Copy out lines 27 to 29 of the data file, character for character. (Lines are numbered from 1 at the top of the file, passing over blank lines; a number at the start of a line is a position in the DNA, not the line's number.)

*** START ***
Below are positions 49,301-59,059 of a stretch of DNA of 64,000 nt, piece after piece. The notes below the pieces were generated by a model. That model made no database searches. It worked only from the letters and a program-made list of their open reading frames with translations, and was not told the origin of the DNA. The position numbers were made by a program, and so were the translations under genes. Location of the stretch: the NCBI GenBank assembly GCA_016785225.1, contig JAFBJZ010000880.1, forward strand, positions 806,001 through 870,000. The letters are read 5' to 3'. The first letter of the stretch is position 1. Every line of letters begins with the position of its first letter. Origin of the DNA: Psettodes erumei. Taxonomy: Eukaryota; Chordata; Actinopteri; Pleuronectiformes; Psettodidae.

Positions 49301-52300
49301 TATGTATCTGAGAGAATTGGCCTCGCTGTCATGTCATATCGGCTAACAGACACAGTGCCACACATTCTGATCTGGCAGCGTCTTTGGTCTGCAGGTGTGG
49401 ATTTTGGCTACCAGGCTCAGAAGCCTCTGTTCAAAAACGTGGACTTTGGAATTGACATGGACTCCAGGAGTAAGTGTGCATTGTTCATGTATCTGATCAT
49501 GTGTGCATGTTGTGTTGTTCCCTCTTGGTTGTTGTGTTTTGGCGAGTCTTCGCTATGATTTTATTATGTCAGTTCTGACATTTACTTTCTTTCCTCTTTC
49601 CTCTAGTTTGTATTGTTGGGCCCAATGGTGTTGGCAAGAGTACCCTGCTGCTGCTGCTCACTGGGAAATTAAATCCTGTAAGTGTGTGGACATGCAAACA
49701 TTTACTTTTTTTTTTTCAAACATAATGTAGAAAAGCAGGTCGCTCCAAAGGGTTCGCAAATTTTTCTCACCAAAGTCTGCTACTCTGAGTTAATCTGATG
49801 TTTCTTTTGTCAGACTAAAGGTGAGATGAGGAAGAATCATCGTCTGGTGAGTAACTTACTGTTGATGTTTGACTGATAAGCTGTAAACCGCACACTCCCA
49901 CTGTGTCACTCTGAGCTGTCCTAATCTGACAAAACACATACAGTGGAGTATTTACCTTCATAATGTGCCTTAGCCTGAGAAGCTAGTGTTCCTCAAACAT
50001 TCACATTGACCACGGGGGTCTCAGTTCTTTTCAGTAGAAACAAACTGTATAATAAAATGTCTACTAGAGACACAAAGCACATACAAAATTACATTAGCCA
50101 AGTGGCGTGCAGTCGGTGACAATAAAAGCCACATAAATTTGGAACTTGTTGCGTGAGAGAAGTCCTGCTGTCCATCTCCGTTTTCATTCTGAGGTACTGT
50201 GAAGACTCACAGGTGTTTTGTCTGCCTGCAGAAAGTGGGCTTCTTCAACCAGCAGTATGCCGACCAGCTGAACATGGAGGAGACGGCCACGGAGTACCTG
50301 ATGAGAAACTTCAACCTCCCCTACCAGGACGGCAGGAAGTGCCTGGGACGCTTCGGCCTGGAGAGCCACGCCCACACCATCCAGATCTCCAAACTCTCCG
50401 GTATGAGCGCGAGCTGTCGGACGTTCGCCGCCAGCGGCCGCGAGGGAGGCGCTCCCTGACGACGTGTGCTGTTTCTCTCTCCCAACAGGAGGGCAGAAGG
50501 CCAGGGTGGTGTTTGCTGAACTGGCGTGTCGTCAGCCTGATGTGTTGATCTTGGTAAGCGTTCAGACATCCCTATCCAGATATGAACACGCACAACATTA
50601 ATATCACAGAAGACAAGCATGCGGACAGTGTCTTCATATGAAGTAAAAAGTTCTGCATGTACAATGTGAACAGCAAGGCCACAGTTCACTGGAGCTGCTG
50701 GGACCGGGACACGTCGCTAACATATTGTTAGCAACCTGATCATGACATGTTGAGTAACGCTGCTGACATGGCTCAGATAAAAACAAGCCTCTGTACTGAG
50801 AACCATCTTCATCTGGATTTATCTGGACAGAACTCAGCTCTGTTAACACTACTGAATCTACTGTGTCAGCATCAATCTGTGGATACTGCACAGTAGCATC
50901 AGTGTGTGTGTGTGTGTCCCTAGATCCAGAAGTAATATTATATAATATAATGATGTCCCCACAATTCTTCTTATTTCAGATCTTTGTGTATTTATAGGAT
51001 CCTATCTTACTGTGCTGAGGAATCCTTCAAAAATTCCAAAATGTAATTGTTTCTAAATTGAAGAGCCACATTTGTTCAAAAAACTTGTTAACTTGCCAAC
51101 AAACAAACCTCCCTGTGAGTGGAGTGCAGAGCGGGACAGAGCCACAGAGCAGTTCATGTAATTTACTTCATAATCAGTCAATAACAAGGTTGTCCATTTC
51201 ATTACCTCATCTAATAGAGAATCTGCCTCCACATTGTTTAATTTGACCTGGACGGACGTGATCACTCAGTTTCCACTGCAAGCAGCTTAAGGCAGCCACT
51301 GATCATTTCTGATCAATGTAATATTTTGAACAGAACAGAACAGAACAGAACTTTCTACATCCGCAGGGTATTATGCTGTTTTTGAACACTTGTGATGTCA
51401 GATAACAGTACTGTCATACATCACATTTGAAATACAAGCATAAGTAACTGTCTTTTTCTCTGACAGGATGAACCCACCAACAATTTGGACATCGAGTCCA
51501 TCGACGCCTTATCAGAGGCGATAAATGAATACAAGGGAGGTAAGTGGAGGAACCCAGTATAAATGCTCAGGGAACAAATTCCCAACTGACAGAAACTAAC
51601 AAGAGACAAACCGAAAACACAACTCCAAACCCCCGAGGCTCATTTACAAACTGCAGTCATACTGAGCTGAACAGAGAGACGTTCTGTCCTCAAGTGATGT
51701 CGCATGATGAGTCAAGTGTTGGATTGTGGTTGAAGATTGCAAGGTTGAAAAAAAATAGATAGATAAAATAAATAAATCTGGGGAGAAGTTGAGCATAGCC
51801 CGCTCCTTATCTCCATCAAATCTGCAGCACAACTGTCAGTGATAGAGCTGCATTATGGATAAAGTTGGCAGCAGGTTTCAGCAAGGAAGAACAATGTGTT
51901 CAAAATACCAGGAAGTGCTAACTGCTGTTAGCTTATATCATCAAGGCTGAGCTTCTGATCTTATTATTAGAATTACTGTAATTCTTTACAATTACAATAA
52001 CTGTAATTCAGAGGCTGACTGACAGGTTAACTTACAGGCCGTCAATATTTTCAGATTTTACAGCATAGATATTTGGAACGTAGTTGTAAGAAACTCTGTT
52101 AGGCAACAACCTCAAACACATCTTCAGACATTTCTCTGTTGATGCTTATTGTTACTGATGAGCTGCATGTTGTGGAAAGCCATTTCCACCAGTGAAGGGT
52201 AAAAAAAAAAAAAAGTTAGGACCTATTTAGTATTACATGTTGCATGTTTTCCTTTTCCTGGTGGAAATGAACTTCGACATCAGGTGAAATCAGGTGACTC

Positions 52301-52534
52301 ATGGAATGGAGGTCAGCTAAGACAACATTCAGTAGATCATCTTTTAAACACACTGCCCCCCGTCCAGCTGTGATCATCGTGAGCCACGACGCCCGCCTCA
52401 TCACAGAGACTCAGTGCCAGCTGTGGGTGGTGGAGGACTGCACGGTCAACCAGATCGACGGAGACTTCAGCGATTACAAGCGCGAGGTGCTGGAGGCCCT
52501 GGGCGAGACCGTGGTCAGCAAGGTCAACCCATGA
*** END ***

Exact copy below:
51701 CGCATGATGAGTCAAGTGTTGGATTGTGGTTGAAGATTGCAAGGTTGAAAAAAAATAGATAGATAAAATAAATAAATCTGGGGAGAAGTTGAGCATAGCC
51801 CGCTCCTTATCTCCATCAAATCTGCAGCACAACTGTCAGTGATAGAGCTGCATTATGGATAAAGTTGGCAGCAGGTTTCAGCAAGGAAGAACAATGTGTT
51901 CAAAATACCAGGAAGTGCTAACTGCTGTTAGCTTATATCATCAAGGCTGAGCTTCTGATCTTATTATTAGAATTACTGTAATTCTTTACAATTACAATAA